Monday, April 8, 2019

As they grow

As they grow, so, too, do I. The distance in their ages grows more and more each year with Sydney a soon to be junior in college, Gabby a soon to be senior in high school and the twins soon to be seven. The distance between them grows, and this grandma wants so much to slow it down. What bridges have I made that will last the test of time. When will the gap lessen and understanding awaken?

I was born ten years behind my eldest sister and seven behind the next. I remember only glimpses of them when I was small. A sister who teased. A sister in college and her life. Vague memories that peek in once in awhile. I long to have had more of them in my childhood so try to make up for that gap as an adult. We build bridges over time that lessen that gap in age. We set age aside and became closer.

Sydney held Nolan in her arms. Her sister held the other twin, Emma. "I wish we were closer in age," said Sydney. My heart lurched. The past came pouring over me. I got it. I get it.

These adult granddaughters love their twin cousins. They do not see them often, and, when they do, it is a struggle between begging little ones and adult conversation that interests them. The gap widens. When Gabby goes off to college, that gap will widen even more. When Sydney begins life out in the world, the leap will be enormous. I see it. I feel it. How I want my family to always remain close. How I want to live to see it. Yes, it is not always easy being a grandparent.

I have talked to Sydney and Gabby about how important their presence will be in the lives of Emma and Nolan. We cannot leave behind who we are and what we feel unless we do something about it now. The girls know that I hope they will always strive to be in touch with the littler ones. To tell them the stories about their growing up and their family. They are the keepers of the future and the family. A heavy burden? No, a gift.

The beauty of any family relationship is that is shapes itself constantly. What we teach the children of their past is not only the passing of information, but it is showing the example of caring to relate history with all of its foibles and tears. The people I hold dear who have left this sphere are so embedded in my heart that I cannot keep their history quiet. It fills me with love and laughter that I can do nothing with but share it. Pictures. Old trunks and boxes of memories. All of the parts of me  and my family.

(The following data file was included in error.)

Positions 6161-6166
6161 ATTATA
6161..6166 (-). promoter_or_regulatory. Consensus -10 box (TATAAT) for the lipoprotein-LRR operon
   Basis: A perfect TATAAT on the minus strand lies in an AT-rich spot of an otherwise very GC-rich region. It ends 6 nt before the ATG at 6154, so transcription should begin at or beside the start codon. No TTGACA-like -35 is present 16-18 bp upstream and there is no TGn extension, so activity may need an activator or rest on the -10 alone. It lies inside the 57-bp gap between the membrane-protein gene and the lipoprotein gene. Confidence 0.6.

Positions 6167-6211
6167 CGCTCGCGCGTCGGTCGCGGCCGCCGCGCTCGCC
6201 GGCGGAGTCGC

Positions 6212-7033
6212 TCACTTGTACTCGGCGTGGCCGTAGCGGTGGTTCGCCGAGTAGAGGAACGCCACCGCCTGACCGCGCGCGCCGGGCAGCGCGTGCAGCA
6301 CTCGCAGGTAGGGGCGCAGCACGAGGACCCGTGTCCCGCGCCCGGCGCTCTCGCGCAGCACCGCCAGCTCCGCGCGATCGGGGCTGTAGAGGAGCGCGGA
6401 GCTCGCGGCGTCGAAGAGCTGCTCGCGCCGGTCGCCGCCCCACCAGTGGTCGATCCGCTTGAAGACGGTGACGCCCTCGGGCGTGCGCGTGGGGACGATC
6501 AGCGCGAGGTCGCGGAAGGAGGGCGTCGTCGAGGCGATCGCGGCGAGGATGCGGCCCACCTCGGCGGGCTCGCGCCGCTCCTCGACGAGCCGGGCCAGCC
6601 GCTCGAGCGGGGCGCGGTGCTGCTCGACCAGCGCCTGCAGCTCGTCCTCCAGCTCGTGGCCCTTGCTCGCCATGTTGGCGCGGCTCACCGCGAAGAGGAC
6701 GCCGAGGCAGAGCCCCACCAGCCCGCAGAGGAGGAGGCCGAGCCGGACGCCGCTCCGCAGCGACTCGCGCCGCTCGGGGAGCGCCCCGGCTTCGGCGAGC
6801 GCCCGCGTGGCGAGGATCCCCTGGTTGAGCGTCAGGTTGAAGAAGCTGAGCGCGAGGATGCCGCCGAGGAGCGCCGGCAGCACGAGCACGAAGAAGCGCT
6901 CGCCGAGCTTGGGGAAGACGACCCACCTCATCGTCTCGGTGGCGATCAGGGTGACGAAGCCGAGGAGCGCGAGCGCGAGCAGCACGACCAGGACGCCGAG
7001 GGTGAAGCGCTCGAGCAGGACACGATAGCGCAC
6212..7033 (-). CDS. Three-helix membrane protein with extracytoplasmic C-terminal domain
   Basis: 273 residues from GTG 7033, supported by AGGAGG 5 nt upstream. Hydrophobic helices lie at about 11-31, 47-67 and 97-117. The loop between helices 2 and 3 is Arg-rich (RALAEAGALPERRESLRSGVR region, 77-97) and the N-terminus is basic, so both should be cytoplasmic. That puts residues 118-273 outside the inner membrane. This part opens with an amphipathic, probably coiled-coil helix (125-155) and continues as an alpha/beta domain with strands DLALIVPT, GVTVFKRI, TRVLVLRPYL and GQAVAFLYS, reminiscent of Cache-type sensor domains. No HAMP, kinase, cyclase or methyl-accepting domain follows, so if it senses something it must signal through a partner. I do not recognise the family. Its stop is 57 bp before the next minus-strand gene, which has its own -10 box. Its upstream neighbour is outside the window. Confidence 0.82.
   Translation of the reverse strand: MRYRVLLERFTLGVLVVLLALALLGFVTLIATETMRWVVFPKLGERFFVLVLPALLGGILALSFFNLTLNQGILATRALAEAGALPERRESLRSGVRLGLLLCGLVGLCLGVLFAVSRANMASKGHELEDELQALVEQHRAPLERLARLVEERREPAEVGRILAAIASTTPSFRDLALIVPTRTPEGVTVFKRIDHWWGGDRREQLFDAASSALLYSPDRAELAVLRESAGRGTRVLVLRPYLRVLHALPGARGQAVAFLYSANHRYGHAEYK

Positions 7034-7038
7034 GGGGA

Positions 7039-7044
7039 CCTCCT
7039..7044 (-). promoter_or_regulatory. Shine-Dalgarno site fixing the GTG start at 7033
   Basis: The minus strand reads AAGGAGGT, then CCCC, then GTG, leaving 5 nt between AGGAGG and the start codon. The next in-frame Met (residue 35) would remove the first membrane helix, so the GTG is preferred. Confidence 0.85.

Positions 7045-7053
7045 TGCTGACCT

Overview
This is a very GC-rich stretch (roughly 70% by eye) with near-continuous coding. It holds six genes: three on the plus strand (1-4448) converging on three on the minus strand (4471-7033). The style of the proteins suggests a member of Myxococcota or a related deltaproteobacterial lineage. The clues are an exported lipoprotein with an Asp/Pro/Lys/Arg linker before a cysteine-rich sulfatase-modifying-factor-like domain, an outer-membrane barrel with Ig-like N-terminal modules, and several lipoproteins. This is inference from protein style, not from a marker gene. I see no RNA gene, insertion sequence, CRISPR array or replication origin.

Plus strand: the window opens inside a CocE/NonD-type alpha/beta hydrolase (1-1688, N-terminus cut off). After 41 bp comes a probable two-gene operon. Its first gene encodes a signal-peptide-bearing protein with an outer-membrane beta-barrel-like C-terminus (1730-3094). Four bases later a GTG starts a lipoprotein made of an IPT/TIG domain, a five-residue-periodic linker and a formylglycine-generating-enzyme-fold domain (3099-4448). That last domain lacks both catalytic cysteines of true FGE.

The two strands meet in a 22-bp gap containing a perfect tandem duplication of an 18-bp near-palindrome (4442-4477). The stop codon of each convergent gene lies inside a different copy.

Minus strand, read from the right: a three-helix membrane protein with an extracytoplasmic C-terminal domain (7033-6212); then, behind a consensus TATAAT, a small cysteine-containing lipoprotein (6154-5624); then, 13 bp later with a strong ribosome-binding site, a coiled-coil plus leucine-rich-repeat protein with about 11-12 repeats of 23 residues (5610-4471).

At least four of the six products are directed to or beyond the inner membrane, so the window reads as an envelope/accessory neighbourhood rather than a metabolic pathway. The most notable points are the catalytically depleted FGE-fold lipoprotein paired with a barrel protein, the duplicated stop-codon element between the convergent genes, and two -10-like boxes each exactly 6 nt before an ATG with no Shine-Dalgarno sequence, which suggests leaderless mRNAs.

So many older people are reducing their households. I have gone to auctions and seen a suitcase full of snapshots, old postcards and letters tossed into a box. So many things that are of a past tossed aside, because who will want them. Well, let the next generation make that decision. Don't lose your past.

When my parents passed, we three girls were the only ones allowed to go through the house room by room, going through absolutely everything. Our children told us what they would like to have. We drew numbers, so in each room, we followed the draw. Truly it was an emotional experience. We found things we never knew Mom and Dad saved. We read cards, sorted through pictures and looked through scrapbooks. We learned about our parents in a new way. In returning to our homes, we packed away memories, finding that most of the things went home with us. We found a new friendship in one another. We said good-bye together, feeling the same sense of loss and thankfulness for what we had.

So, you see, as they grow up it is important to realize the importance of ourselves. For in watching and listening to us, they will build their own history. They will know us better. And for us? Well, we leave more of ourselves behind, knowing that we leave it all in good hands.

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